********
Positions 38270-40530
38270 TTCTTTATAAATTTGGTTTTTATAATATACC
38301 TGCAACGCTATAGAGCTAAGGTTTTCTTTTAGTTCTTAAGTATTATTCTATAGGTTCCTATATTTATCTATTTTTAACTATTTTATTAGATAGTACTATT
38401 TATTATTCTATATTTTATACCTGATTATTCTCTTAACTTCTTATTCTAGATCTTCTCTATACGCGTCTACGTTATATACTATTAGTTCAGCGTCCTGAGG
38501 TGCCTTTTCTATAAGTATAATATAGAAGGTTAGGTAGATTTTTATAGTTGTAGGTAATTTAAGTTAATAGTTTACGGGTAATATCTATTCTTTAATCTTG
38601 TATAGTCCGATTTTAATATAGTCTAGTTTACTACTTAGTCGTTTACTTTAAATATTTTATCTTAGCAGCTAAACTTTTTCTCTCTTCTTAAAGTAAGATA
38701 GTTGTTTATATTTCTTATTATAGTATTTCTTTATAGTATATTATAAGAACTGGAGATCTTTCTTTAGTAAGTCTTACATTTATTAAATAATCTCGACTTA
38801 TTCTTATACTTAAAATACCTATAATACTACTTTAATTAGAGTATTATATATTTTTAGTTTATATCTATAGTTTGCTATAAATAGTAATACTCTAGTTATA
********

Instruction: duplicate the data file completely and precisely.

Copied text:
Positions 38270-40530
38270 TTCTTTATAAATTTGGTTTTTATAATATACC
38301 TGCAACGCTATAGAGCTAAGGTTTTCTTTTAGTTCTTAAGTATTATTCTATAGGTTCCTATATTTATCTATTTTTAACTATTTTATTAGATAGTACTATT
38401 TATTATTCTATATTTTATACCTGATTATTCTCTTAACTTCTTATTCTAGATCTTCTCTATACGCGTCTACGTTATATACTATTAGTTCAGCGTCCTGAGG
38501 TGCCTTTTCTATAAGTATAATATAGAAGGTTAGGTAGATTTTTATAGTTGTAGGTAATTTAAGTTAATAGTTTACGGGTAATATCTATTCTTTAATCTTG
38601 TATAGTCCGATTTTAATATAGTCTAGTTTACTACTTAGTCGTTTACTTTAAATATTTTATCTTAGCAGCTAAACTTTTTCTCTCTTCTTAAAGTAAGATA
38701 GTTGTTTATATTTCTTATTATAGTATTTCTTTATAGTATATTATAAGAACTGGAGATCTTTCTTTAGTAAGTCTTACATTTATTAAATAATCTCGACTTA
38801 TTCTTATACTTAAAATACCTATAATACTACTTTAATTAGAGTATTATATATTTTTAGTTTATATCTATAGTTTGCTATAAATAGTAATACTCTAGTTATA